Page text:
One round trip of 500 miles north from Monroe WA to Comox British Columbia through the San Juan Islands was particularly scenic. Another trip into Canada included a stop at the Canadian Coast Guard hovercraft base near Vancouver The one of a kind skirt system allows for great stability and good sea keeping in open water.
In 1995 Bryan Phillips began construction of the Sevtec designed Explorer 20 prototype, while attending engineering school in Bellingham Washington.
It would not be until the spring of 1998 that this craft would be completed, as Mr. Palmer and Mr. Phillips built the first Prospector SAR in 1997. The hull and assembly of the Prospector SAR hovercraft took place at the new Amphibious Marine facility at Campbell Lake.
The craft was built for a local fire & rescue department near Seattle for flood rescue work.
Testing of the new Explorer 20 was well under way in the spring of 1998 when John Carter floated the idea of a trip up the “inside passage” to Alaska. After 70 hours of local operations and trip planning Barry, Bryan and John set out from Anacortes north, to Alaska in June. In total the trip would cover 1400 miles north to Juneau.
In 1999 work by Amphibious Marine began on tooling for a molded version of the Vanguard 14. This model helped build the new company for many years, more than 45 have been built. Eventually larger EFI engines became available that helped support growing customer needs for a complete cabin, heat, more payload and headwind capability.
In 2005 Amphibious Marine’s hovercraft manufacturing facility needed to be moved. A search found proper facilities lacking in the local area. A new shop was planned and built, primarily by Bill Phillips, Angela Phillips and Bryan Phillips. The new shop was built with composite construction in mind, heated floor, ventilation and great lighting.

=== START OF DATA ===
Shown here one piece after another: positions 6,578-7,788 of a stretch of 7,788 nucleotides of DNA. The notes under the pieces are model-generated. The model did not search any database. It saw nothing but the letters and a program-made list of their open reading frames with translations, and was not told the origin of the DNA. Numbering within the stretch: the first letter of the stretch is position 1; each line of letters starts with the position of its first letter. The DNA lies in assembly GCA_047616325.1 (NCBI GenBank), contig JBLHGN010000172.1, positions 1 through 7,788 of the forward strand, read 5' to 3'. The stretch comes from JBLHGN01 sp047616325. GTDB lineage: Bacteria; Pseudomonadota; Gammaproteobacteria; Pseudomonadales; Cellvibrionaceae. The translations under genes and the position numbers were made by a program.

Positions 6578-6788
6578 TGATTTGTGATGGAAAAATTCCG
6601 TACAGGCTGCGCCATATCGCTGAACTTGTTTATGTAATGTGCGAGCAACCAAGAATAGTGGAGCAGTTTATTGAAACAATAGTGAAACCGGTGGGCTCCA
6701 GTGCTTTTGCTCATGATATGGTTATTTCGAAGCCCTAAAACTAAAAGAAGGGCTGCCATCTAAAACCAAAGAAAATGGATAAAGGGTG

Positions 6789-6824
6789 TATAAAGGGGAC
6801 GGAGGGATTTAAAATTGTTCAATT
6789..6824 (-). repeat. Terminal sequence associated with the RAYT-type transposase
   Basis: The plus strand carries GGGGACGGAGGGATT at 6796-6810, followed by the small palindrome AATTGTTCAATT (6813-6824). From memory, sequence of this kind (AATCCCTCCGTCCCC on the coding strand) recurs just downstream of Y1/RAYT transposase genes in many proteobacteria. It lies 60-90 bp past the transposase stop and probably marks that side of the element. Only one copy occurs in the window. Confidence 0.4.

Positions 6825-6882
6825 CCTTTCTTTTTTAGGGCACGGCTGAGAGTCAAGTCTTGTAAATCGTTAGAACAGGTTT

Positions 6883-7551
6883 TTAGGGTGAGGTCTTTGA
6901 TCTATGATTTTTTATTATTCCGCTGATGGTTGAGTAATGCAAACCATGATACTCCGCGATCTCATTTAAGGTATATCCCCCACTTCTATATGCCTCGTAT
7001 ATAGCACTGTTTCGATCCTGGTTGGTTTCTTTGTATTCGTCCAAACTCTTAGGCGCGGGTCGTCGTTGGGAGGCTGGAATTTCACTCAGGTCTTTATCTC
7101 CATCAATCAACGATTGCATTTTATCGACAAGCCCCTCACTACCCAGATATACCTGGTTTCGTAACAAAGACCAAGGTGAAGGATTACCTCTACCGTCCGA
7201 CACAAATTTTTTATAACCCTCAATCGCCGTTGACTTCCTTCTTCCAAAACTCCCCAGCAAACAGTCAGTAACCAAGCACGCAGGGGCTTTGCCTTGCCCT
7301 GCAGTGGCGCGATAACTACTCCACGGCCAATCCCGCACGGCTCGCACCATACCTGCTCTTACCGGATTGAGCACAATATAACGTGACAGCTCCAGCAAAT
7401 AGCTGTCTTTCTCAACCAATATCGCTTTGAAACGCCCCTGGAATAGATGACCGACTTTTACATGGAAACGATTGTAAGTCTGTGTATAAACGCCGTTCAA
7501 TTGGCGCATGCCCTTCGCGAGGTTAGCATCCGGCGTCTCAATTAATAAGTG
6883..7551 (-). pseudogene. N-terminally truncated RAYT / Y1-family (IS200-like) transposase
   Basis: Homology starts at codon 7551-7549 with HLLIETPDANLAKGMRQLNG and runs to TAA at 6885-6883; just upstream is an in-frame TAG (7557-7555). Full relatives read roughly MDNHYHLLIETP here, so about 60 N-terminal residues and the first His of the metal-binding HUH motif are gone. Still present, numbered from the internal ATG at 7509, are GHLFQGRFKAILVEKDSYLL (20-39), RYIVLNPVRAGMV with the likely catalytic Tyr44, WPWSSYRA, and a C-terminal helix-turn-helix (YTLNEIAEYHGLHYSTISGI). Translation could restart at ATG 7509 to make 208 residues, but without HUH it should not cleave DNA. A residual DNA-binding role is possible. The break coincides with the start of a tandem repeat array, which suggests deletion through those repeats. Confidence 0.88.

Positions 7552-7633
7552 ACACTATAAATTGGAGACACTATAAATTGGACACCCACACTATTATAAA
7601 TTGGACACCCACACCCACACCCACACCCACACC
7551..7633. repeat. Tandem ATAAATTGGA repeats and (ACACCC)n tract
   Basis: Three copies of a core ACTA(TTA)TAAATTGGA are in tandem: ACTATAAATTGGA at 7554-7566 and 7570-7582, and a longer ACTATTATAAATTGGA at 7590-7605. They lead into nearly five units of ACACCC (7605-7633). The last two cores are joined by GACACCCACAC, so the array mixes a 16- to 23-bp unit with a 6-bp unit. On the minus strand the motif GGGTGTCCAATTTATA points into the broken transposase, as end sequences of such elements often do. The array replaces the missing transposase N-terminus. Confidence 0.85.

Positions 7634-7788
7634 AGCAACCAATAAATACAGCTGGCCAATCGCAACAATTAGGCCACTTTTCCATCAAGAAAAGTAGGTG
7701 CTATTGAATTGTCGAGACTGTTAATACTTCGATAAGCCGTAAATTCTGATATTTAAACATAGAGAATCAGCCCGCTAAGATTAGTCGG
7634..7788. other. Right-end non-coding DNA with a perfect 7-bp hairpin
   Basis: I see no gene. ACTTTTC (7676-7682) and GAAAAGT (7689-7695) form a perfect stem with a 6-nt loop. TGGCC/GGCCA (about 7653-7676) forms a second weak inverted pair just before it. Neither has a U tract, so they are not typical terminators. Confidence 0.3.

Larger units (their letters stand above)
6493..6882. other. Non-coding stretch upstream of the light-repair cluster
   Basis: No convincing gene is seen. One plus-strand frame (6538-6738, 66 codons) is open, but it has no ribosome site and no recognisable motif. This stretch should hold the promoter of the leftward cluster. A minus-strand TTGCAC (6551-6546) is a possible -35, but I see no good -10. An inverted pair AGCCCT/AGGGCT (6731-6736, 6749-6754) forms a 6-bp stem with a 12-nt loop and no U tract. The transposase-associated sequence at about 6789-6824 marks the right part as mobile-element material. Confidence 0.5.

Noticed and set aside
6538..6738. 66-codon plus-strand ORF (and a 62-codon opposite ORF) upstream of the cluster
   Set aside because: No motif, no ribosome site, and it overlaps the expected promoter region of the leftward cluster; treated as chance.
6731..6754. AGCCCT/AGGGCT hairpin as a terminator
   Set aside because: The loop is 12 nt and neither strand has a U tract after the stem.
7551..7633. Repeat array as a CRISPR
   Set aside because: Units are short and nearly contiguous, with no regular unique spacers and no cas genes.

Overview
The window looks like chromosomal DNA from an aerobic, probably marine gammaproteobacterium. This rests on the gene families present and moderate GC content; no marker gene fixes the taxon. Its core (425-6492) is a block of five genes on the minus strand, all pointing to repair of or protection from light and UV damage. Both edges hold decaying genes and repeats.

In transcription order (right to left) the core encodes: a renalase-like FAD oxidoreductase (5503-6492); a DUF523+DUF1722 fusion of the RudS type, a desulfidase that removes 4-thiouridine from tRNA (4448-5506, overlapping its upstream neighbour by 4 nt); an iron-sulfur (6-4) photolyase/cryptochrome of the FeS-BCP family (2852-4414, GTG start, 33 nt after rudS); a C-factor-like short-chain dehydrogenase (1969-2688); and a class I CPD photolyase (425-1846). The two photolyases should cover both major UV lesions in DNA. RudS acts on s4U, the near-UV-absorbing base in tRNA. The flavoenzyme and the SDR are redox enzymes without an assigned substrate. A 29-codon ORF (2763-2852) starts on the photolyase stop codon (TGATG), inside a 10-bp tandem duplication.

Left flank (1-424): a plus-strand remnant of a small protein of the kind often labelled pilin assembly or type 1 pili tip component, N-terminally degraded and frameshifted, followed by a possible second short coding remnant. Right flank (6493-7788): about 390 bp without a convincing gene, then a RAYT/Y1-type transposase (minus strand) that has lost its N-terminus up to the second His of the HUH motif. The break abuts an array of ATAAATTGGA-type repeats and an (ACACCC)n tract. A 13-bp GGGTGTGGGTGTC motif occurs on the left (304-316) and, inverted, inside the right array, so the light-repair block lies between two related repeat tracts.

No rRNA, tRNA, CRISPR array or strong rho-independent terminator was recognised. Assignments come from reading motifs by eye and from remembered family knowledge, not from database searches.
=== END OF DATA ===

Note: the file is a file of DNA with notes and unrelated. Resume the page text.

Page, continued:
In 2009 after many Vanguards had been built at the new shop, a call came for an Explorer to be built. The Alaskan client indicated a preference for diesel power, cabin and of course heat. Finding a suitable diesel engine for a hovercraft of this size proved to be difficult. Finally, two possibilities presented themselves, Steyr and Volkswagen Industrial. The Steyr proved to be impractical at the time. The 84hp 2.0L VW industrial diesel seemed ideal, though a bit heavier than the Subaru gas engines used on earlier models. The size of the craft was scaled up to 22×11 to suit the larger diesel engine. This would be the first craft designed with help from 3D CAD software, Rhino 3D and Solidworks. Four of the Explorer 22 diesel TDi were built, until VW pulled its engine from the US market.
In 2014 work began on an ambitious new project, the Explorer 24, an all composite, vacuum infusion molded craft with a full hard top. The design called for a 12-passenger capacity, gull wing doors and a new 144hp Steyr marine diesel engine. With the addition of a CNC 6’x10’ router in the same year parts designed in 3D could now be cut with greater speed and precision. CAD/CAM capabilities allowed for shapes and design concepts not previously possible.
Vacuum resin infusion (video link) significantly improves laminate quality, design freedom with cored construction and reduces weight. The technique allows a relatively small crew to make large complex parts without concern for resin set times, as it is not introduced until the last step after all carbon, glass fiber and cores are placed. As an added benefit exposure to the resin and ass smell is minimal, with it contained under the vacuum bag. Significant investments in tools, tooling and knowledge are required though. The result is a hull far lighter, stronger and more durable than a welded aluminum structure, used by many.